Anna Francesca Garcia earned her Master of Library and Information Sciences Degree from the University of North Texas and has worked for over nine years in public libraries in Nevada and Missouri. Currently, Anna is Kansas City Public Library’s Education Librarian.

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Alice in the Country of Hearts, Omnibus Vol. 1, by QuinRose

Teen Reviewer: Erica Whorton

Alice in the Country of Hearts is a manga series based on the Japanese game Alice in the Country of Hearts Wonderful Wonder World, which in itself is a re-imagining of Lewis Carroll's Alice in Wonderland.

Instead of Alice following a white rabbit into wonderland, she is kidnapped by the white rabbit and is forced to play a game. In the Country of Hearts the pedestrians carry weapons and do not care about life at all. Alice is confused and has to adapt to the way of life there whether she likes it or not. There is romance along with action. I like this manga because it is very humorous. The art in it is excellent. I would definitely recommend it to others. Even though it is girly, I believe guys would like it too.

When it comes to books about monsters, be prepared for all kinds! At a very young age, we create these creatures from the detailed corners of our imagination; it’s no surprise that there is no limit to the possibility and creation of monster stories. Below are just a few fun monster reads, either for the monster lover at heart or for someone looking for monsters with a funny and friendly side!

The Ghastly Dandies Do the Classics
By Ben Gibson

Look who’s coming, it’s the Ghastly Dandies! Who are the Ghastly Dandies you might ask? Well, they’re dapper, they’re erudite, and they’re monstrous! The Ghastly Dandies are beastly creatures who act out quick renditions of your favorite literary classics, such as Moby Dick, Frankenstein, Sherlock Holmes, Hamlet and many more. Each interpretation told by the Ghastly Dandies is funnier than the last! With amazing art and design that nicely transfers from tale to tale, The Ghastly Dandies Do the Classics is great for longtime readers who will immediately recognize the references and implications, but also great for those new to these classic literary themes and imagery.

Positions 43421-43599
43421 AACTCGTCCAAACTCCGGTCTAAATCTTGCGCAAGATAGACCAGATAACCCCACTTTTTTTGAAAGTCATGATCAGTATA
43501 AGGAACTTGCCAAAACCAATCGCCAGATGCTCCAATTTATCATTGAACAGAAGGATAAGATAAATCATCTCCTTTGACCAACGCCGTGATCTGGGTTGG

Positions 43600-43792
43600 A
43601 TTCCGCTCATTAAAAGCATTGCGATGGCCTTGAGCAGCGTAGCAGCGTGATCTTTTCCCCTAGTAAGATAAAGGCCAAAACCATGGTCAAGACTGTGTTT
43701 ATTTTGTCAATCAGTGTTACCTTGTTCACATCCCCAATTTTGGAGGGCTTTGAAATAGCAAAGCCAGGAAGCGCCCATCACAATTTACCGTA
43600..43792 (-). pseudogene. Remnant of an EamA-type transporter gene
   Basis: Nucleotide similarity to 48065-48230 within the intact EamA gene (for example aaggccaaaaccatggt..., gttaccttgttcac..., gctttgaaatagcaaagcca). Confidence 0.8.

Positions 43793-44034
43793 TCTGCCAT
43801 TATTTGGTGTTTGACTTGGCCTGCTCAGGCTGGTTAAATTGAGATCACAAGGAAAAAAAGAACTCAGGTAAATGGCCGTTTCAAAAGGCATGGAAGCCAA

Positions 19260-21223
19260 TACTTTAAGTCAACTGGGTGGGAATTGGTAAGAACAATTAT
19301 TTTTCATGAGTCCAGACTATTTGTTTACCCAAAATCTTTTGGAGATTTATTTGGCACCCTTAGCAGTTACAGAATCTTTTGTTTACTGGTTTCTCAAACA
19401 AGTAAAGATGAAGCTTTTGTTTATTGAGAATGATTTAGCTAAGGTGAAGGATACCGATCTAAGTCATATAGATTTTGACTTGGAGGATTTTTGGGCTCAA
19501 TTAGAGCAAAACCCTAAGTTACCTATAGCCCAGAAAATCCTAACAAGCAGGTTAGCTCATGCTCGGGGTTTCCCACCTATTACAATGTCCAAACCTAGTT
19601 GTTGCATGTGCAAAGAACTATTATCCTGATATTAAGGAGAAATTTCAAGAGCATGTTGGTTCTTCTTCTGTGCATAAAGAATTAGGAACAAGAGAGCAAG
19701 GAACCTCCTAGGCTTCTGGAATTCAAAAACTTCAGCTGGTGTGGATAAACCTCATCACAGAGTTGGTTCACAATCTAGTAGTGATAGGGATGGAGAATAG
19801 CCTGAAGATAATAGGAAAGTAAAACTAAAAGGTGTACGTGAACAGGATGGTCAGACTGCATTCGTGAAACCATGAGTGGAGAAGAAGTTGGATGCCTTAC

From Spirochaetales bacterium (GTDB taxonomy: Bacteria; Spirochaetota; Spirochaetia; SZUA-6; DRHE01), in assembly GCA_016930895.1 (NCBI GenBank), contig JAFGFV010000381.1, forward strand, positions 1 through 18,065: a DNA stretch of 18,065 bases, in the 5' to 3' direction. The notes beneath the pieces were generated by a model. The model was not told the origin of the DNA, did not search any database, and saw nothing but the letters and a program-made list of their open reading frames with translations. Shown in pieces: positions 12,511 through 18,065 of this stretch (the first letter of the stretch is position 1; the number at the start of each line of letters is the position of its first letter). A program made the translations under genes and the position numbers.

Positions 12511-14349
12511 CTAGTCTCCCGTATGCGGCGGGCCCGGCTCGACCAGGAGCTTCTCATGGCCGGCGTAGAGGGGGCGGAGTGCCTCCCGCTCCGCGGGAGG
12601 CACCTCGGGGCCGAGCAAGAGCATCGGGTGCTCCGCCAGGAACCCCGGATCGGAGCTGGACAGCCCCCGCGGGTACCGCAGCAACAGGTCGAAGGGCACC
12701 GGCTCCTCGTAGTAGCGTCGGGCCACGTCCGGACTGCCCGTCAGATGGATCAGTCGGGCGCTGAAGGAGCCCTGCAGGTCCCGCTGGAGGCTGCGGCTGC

Words By Sonia Goldie Pictures By Marc Boutavant

Have you ever seen a ghost? The kind wearing a white sheet with holes cut out of it, floating around saying boo over and over? Well, Ghosts would tell you that you’re sadly mistaken! Welcome to the Ghost Ball, where we party and learn the real truth about household ghosts. You can slide down the chimney with Chimney Ghost, discover reappearing wall art with the Picture Ghost, or even make a stop for a restroom break to chat with Bathroom Ghost. Ghosts is a fun book with a multitude of illustrations on each page, and with a specialized text layout per ghost that wonderfully makes your eyes travel from the top to the bottom.

Monster Chefs
By Brian and Liam Anderson

The horribly horrible Monster King is tired of only eating eyeballs and ketchup. He wants to eat something new! So the Monster King summons his four monster chefs to find him something new to eat. But what does a horrible Monster King like to eat? Rabbits? No. Fish? Nope. Snakes? I don’t think so. But, what the fourth and last monster chef finally brings for the king may change monster time dinner forever! A success for its conventional use of repetition and rhythmic storytelling, Monster Chefs will keep you wondering until the very end.

About the Author

Shaun Teamer

Shaun Teamer is a creator and storyteller. He enjoys drawing, reading, and hanging out with the Loch Ness Monster. When he is not looking for Bigfoot, he works as a youth associate for the Central Library.

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Fairy tales, myths and classic tales. We can’t get enough of them, and luckily publishers and authors agree! Below is a list of retellings, and if you STILL can’t get enough ask your local librarian for more recommendations, or check out this massive list that Epic Reads compiled:

Fairy Tales:

Ella Enchanted by Gail Carson Levine
A classic middle grade retelling of the Cinderella story.

Cinder by Marissa Meyer*
Puts a cyborg twist to Cinderella.

Ash by Malinda Lo*
Yet another Cinderella retelling, this time with a LGBTQ angle.

Fathomless by Jackson Pearce
Haunting, scary version of The Little Mermaid.

Rapunzel’s Revenge by Shannon Hale*
Graphic novel for middle grades.

Lies, Knives, and Girls in Red Dresses by Ron Koetge, Ilus by Andrea Dezso
Macabre, intense retelling of several different fairy tales.

Ophelia and the Marvelous Boy by Karen Foxlee
Retelling of the Snow Queen.

The sisters Grimm series by Michael Buckley
Two sisters turn detective in order to explore their fairy tale ancestors.


Splintered by A.G. Howard*
Alice in Wonderland. First in a series.

This Dark Endeavor by Kenneth Oppel*
A different take on the story of Frankenstein.

Scarlet by A.C. Gaughen*
Gender bending the Peter Pan tale.

Tiger Lily by Jodi Lynn Anderson
Peter Pan retelling from Tiger Lily’s point of view.

For Darkness Shows the Stars by Diana Peterfreund*